Cheered on by a broad range of Anaheim community members, a panel of retired judges this week officially endorsed a map for the city’s first voting districts.

An audience of Latino activists, advocates for other ethnic groups, and several white residents burst into cheers Wednesday when the city’s Advisory Committee on Electoral Districts voted unanimously to recommend the map.

Several loud chants of “¡Sí Se Puede!” then rang through the meeting chambers.

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The judges, in turn, were effusive in their praise of residents who participated in the months-long mapmaking process, noting the rarity of widespread agreement on a political issue.

“Somehow we have wound up with a plan – the plan we are recommending – that has virtually, I think maybe entirely, unanimous support of all the people who have participated so actively in this project,” said the panel’s chairman, retired appeals court Justice Edward Wallin.

“It’s kind of amazing. You can hardly ever imagine something in a political setting to be this unified.”

All of the speakers who addressed the committee Wednesday endorsed the recommended plan.

“I am proud to be an Anaheimer because of you.  So thank you so much for hearing our voices,” Rida Hamida, an activist speaking on behalf of Arab-American community groups, told the retired judges.

“It’s a hard fight, but I think you have the support of the people,” said Art Montez, a longtime Latino advocate with LULAC.

The six-district map was proposed by Oscar Reyes, a 24 year-old Anaheim resident, and was chosen after months of deliberation among residents, the panel of judges, and city-hired consultants.

It provides for one district in which Latinos are a majority of voting-eligible residents, and two districts where Latinos outnumber whites. Whites would have a major voting advantage in the one district, which covers Anaheim Hills, as well as a modest advantage over Latino voting-eligible residents in another district.

(Click here to see the map with demographic details and here for an interactive version – click “Layers” and then “RecommendedPlan”.)

The recommendation now goes to the City Council, which has final say on where the voting districts will be for next November’s council election. The first discussion is scheduled for Oct. 6, when council members are expected to set up a schedule for three hearings on the issue.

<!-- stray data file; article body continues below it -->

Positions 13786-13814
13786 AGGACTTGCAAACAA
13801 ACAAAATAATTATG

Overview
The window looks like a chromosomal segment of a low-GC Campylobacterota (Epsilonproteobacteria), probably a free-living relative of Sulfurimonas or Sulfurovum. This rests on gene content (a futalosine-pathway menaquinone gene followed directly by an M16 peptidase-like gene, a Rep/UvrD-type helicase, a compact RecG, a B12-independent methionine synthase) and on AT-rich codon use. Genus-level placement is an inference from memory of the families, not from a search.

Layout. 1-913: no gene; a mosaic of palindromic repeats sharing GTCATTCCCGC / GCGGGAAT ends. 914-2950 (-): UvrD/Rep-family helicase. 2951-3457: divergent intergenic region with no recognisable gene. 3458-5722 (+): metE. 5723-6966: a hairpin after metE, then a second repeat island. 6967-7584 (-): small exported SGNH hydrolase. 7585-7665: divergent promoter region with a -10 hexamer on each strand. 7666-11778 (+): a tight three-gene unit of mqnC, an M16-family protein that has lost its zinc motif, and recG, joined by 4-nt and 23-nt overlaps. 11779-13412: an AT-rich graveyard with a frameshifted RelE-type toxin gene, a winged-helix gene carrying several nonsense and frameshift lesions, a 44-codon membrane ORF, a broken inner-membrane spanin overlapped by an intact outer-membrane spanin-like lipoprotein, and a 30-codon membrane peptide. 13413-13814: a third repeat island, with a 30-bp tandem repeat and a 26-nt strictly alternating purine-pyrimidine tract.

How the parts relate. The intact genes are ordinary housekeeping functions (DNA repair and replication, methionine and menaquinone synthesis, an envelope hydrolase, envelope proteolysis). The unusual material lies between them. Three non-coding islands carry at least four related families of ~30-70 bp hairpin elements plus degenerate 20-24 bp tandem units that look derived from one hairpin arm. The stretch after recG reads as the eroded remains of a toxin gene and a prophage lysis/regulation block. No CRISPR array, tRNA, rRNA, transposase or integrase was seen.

Martin Lopez, an Anaheim resident and union organizer, expressed concern that city council members might change the maps. He implored the judges to stay involved and ensure that “the people’s voice will not be ignored.” Wallin indicated he would attend the council meetings.

City Attorney Michael Houston, meanwhile, noted the council will be considering the entire record of the panel’s work, including maps that weren’t recommended.

At the same time, he said, “I think all parties recognize the importance of this committee” making its recommendation.

The development comes amid a decades-long battle over representation of working-class Latino residents at Anaheim City Hall.

While more than half of the city’s residents are Latino, all five of the current council members are white, and few Latinos have ever served on the council.

One reason for this dynamic, according to Latino advocates, is that the city’s at-large voting system makes it much more expensive to run for office, and thus more difficult for working-class candidates to succeed.

In 2012, the ACLU and three residents sued the city in an effort to force a change toward district elections, where voters elect a representative for their area of the city, as well as an at-large mayor.

Rather than fighting the case all the way to trial, the city settled, agreeing to let voters decide whether to shift to district voting and expand the council from five to seven seats.

Both measures passed at last November’s election, with district elections getting approval from 69 percent of voters.

The recent process of choosing the district map was hailed by all those who spoke – residents, activists, city staff and the former judges – as a major success in citizen engagement, in a city that is often sharply divided politically.

Committee member and retired Judge James Jackman said it was “absolutely amazing” to see the various stakeholders work together.

“I think Congress could take a lesson in terms of give and take” and considering “other people’s points of view,” said retired Judge James Jackman. he added.

The process involved a major public outreach campaign by city staff and activists, including about 10 meetings.  While attendance was relatively sparse at some of the early meetings, several of the later forums drew over 100 people.

Much of the organizing to get residents involved was done by the Orange County Congregation Community Organization, Orange County Communities Organized for Responsible Development, and Unite Here Local 11, advocates said.

Advocates and judges also credited the city’s staff and consultants for putting long hours into ensuring residents’ voices were heard.

Houston and City Clerk Linda Andal were at City Hall past 1 a.m. early Wednesday working on their report about the districts, advocate Victoria Michaels said.

Meanwhile, the retired judges and activists alike emphasized that the public involvement should continue into the elections.

“You were heard because you participated and devoted many hours to this process. And I hope you will devote many more hours to registration and in getting people to the polls” in the next election, Wallin told the audience.

You can contact Nick Gerda at, and follow him on Twitter: @nicholasgerda.

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